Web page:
Articles Posted in Supreme Court of New Jersey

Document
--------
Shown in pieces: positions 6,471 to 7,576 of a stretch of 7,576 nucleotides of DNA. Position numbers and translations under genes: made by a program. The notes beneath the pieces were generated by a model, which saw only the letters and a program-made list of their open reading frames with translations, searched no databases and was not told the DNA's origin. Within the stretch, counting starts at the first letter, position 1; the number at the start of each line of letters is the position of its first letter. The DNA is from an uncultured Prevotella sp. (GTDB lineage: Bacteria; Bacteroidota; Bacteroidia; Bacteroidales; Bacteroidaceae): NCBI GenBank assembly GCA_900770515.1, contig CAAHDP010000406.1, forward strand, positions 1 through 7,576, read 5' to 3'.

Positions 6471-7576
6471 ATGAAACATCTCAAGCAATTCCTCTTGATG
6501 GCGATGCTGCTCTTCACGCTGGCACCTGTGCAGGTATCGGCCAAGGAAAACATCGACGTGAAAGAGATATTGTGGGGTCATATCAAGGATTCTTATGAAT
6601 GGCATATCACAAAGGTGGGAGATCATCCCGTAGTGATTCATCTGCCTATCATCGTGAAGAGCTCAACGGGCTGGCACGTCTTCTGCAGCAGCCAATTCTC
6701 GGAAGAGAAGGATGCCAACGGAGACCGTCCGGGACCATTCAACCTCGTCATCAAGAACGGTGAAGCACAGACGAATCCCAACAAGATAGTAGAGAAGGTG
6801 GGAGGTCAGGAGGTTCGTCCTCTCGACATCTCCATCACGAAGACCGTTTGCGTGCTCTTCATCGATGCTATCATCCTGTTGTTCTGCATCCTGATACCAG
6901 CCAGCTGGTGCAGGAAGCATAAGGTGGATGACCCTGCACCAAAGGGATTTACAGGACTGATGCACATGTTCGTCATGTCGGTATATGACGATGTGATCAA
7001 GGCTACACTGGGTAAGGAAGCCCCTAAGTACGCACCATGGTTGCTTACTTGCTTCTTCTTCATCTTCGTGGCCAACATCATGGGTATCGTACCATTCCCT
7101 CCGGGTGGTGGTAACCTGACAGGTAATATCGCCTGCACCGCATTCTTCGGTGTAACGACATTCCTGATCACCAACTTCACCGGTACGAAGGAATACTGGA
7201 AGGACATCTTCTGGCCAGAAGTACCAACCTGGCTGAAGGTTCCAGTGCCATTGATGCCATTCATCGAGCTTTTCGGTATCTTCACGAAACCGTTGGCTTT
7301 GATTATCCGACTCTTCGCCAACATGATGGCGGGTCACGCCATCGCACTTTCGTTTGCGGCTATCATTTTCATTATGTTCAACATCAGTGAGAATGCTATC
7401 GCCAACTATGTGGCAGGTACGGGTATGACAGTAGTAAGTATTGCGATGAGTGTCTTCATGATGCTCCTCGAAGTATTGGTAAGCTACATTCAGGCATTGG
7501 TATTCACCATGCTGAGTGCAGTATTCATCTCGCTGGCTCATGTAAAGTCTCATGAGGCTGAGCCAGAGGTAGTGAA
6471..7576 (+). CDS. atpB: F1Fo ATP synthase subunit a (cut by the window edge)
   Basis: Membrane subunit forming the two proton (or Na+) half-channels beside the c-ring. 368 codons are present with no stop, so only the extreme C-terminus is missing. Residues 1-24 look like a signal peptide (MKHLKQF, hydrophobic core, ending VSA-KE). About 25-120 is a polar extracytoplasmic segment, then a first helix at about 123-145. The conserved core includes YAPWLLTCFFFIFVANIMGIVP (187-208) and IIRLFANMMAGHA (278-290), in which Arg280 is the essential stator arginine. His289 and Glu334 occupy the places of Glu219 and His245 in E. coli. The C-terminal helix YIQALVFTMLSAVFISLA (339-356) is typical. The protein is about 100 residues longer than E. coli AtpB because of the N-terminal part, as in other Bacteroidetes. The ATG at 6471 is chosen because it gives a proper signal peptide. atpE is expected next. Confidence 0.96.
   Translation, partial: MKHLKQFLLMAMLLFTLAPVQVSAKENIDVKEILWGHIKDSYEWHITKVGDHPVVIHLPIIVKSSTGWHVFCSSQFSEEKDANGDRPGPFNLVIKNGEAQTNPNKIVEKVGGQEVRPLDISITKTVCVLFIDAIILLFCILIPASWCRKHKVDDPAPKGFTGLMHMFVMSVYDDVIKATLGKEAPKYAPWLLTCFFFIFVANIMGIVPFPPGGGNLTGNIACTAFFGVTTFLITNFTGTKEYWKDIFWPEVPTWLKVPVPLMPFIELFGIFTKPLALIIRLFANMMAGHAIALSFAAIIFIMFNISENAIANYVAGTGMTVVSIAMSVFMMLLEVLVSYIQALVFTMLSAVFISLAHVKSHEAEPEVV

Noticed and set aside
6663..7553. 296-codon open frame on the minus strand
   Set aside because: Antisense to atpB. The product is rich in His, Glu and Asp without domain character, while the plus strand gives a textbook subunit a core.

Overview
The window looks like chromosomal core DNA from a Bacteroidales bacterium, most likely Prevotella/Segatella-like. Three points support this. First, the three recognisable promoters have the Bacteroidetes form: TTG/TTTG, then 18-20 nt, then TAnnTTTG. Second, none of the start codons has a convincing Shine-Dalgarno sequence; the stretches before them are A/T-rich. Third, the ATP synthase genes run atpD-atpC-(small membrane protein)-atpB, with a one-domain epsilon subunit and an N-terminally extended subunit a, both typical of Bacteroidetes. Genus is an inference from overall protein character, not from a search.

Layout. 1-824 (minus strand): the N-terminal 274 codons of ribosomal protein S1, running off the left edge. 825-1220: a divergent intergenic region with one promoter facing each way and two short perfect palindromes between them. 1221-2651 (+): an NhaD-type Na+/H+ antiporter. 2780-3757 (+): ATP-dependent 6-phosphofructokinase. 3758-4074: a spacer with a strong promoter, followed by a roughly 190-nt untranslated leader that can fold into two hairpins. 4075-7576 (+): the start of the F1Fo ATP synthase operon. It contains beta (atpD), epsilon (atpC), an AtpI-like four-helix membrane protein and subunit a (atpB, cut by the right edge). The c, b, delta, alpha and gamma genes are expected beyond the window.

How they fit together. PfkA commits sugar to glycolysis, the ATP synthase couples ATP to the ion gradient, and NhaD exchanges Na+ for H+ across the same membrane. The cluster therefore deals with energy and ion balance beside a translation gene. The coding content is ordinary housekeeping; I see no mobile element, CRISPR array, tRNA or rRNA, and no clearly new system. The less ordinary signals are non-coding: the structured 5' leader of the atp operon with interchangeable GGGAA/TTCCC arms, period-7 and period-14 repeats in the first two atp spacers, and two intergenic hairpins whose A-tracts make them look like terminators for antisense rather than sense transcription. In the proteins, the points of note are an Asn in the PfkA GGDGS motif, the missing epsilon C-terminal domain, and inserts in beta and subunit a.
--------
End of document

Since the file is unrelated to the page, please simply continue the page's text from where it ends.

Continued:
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Plaintiff Peter Innes and his wife, Maria Jose Carrascosa, were involved in a contentious divorce and custody battle over their daughter Victoria. Innes was a citizen of the United States; Carrascosa was a Spanish national and a permanent resident of New Jersey. Victoria was a dual citizen of the United States and Spain. During the course of their domestic relations litigation, the parties entered into an agreement whereby Carrascosa's attorneys would hold Victoria's United States and Spanish passports in trust to restrict travel outside of the United States with Victoria without written permission of the other party (the Agreement). Carrascosa discharged her first attorney and retained defendants Madeline Marzano-Lesnevich, Esq., and Lesnevich & Marzano Lesnevich, Attorneys at Law. Defendant Marzano-Lesnevich received Carrascosa's file, including the Agreement and Victoria's United States passport. In December 2004, Carrascosa obtained Victoria's United States passport from defendants, and used the passport to remove Victoria from the United States to Spain. Innes filed a petition under the Hague Convention on the Civil Aspects of International Child Abduction for Victoria's return to the United States and traveled to Spain for a hearing on the petition. The Spanish court denied the petition and ordered Victoria to remain in Spain until age eighteen. Meanwhile, the parties' domestic relations litigation continued in New Jersey. The Family Part judge entered a judgment of divorce and granted Innes sole legal and residential custody of Victoria. The judgment gave Carrascosa ten days to bring Victoria back to the United States, but Carrascosa failed to comply with the order. Innes filed a complaint in the Law Division against defendants alleging, in part, that they improperly released Victoria's passport and intentionally interfered with the Agreement. Innes requested relief, including damages and attorneys' fees. The New Jersey Supreme Court granted defendants petition for certification, limited to the issue of whether the attorney-defendants could be liable for attorneys' fees as consequential damages to a non-client, and found that yes, defendant attorneys could be held liable for counsel fees if, as trustees and escrow agents for both Innes and Carrascosa, they intentionally breached their fiduciary obligation to Innes by releasing Victoria's United States passport to Carrascosa without Innes' permission. View "Innes v. Marzano-Lesnevich" on Justia Law